Figure 1. Therapeutic oligonucleotides act on different stages of pathological gene expression. Standard schematic of oligonucleotide activities in pathogenesis disease progression. Decoys bind to transcription factors of targeted DNA at the earliest phase. Subsequently, antisense RNA, small interfering RNA (siRNA), and microRNA (miRNA) act to target mRNAs. Then, aptamers directly inhibit proteins in the process of pathogenesis.
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Figure 2. STNM01 blocks the glycosaminoglycan synthesis pathway through RNA-induced silencing complex (RISC) activation. Chondroitin sulfate (CS)-E is a matrix glycosaminoglycan (GAG), a linear polysaccharide composed of a repeating disaccharide unit containing D-glucuronic acid (GlcA) and N-acetyl-D-galactosamine (GalNAc), whose 4- and 6-positions are sulfated. Carbohydrate sulfotransferase 15 (CHST15) is a type-2 transmembrane Golgi protein that transfers sulfate to position 6 of GalNAc (4SO4) residues of CS-A to yield CS-E.
Figure 2. STNM01 blocks the glycosaminoglycan synthesis pathway through RNA-induced silencing complex (RISC) activation. Chondroitin sulfate (CS)-E is a matrix glycosaminoglycan (GAG), a linear polysaccharide composed of a repeating disaccharide unit containing D-glucuronic acid (GlcA) and N-acetyl-D-galactosamine (GalNAc), whose 4- and 6-positions are sulfated. Carbohydrate sulfotransferase 15 (CHST15) is a type-2 transmembrane Golgi protein that transfers sulfate to position 6 of GalNAc (4SO4) residues of CS-A to yield CS-E.
Ijms 20 03331 g002
Table 1. Clinical trials of Oligonucleotide therapeutics for patients with pancreatic cancer.
Table 1. Clinical trials of Oligonucleotide therapeutics for patients with pancreatic cancer.
Trial IdentiferThe Name of Tested OligonucleotideTarget MoleculeCategory of AgentEnrollmentOrganizing LocationStudy Phase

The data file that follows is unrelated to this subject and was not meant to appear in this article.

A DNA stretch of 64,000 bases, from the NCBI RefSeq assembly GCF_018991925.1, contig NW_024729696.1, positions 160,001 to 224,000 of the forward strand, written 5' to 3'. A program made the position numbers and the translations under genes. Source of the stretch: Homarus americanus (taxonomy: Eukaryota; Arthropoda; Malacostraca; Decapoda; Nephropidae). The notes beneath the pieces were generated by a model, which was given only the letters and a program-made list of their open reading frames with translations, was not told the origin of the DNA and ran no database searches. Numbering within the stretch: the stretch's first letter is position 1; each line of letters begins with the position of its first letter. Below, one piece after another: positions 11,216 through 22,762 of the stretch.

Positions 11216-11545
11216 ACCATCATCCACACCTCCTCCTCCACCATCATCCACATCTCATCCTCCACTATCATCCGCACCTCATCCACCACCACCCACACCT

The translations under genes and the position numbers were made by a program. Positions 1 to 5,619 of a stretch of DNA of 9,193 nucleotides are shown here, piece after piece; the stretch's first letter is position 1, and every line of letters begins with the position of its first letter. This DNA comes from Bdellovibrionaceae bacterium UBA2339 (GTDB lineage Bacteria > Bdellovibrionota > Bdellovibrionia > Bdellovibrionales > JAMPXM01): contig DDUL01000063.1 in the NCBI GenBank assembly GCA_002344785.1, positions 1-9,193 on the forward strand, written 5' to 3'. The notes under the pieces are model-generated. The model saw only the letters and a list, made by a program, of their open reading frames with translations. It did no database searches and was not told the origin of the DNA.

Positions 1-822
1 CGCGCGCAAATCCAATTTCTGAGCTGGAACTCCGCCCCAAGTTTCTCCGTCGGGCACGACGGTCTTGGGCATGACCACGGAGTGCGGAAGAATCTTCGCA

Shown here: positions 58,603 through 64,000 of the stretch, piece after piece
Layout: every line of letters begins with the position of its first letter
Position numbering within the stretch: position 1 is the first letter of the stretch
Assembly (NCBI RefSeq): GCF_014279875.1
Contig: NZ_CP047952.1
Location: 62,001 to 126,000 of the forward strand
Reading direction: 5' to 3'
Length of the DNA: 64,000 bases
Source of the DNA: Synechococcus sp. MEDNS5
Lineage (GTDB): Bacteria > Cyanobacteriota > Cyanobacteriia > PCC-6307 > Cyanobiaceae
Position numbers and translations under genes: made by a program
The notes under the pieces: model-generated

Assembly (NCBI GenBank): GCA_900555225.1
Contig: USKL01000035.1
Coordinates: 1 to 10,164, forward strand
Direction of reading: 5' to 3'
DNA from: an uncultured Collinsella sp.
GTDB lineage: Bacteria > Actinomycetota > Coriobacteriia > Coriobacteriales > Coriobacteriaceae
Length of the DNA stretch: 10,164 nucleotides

NCT00005594ISIS 2503HrasAntisense48United StatesPhase 2
NCT00844064AP 12009/OT-101TGF-β2Antisense37GermanyPhase 1/2
NCT02983578AZD9150STAT3Antisense 75 (estimated)United StatesPhase 2
NCT00557596AEG35156XIAPAntisense14United StatesPhase 1
NCT01844817OGX-427/apatorsenHsp27Antisense132United StatesPhase 2
NCT01808638Atu027PKN3siRNA29GermanyPhase 1/2
NCT01188785siG12D LODER KrasG12DsiRNA15United StatesPhase 1
NCT01676259siG12D LODER KrasG12DsiRNA80 (estimated)United StatesPhase 2
NCT03608631iExosomesKrasG12DsiRNA28 (estimated)United StatesPhase 1
NCT03432624Detection KitMiR-25miRNA750 (estimated)China
TGF-β2: transforming growth factor-beta 2; XIAP: X-Linked Inhibitor of Apoptosis; PKN3: protein kinase N3; Hsp27: heat shock protein 27.
Table 2. Classification of oligonucleotide therapeutics.
Table 2. Classification of oligonucleotide therapeutics.
TargetmRNA, miRNAmRNAmRNAProteinProteindsDNA
Pre-mRNA(transcription factor)
Active siteIntracellularIntracellularIntracellularExtracellularIntracellularIntracellular
ActionmRNA decay miRNAFunctionalTranscriptional Adaptive
MechanismSplicing inhibitionmRNA decayComplement InhibitionInhibitionImmunity
miRNA inhibition
ssDNA/RNA: Single-stranded DNA/RNA, dsRNA: double-stranded RNA, shRNA: small hairpin RNA, sgRNA: single-guide RNA.
Table 3. Current studies of aptamer for pancreatic cancer.
Table 3. Current studies of aptamer for pancreatic cancer.
No.Target AgentHow to Work?Ref.
3cyclophilin BBiomarker[96,97]
4circulating tumor cellsBiomarker[100]
5EGFRTargeted delivery[99]
6ALPPL2Targeted delivery[103]
7ApDCs P19Targeted delivery[105]
8Auristatin-Modified ToxinsTargeted delivery[107]
9CCKBRTargeted delivery[109]
10APTA-12Targeted delivery[111]
12cancer stem cellsDetector[110]
P12FR2: 2-fluoropyrimidine modified RNA aptamer; SELEX: systematic evolution of ligands by exponential enrichment; C/EBPα: CCAAT/enhancer-binding protein-α; EGFR: epidermal growth factor receptor; ALPPL2: alkaline phosphatase placental-like 2; ApDCs: Aptamer-drug conjugates; CCKBR: cholecystokinin B receptor; APTA-12: a gemcitabine-incorporated AS1411; XQ-2d: a truncated DNA aptamer.

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Takakura, K.; Kawamura, A.; Torisu, Y.; Koido, S.; Yahagi, N.; Saruta, M. The Clinical Potential of Oligonucleotide Therapeutics against Pancreatic Cancer. Int. J. Mol. Sci. 2019, 20, 3331.

AMA Style

Takakura K, Kawamura A, Torisu Y, Koido S, Yahagi N, Saruta M. The Clinical Potential of Oligonucleotide Therapeutics against Pancreatic Cancer. International Journal of Molecular Sciences. 2019; 20(13):3331.

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Takakura, Kazuki, Atsushi Kawamura, Yuichi Torisu, Shigeo Koido, Naohisa Yahagi, and Masayuki Saruta. 2019. "The Clinical Potential of Oligonucleotide Therapeutics against Pancreatic Cancer" International Journal of Molecular Sciences 20, no. 13: 3331.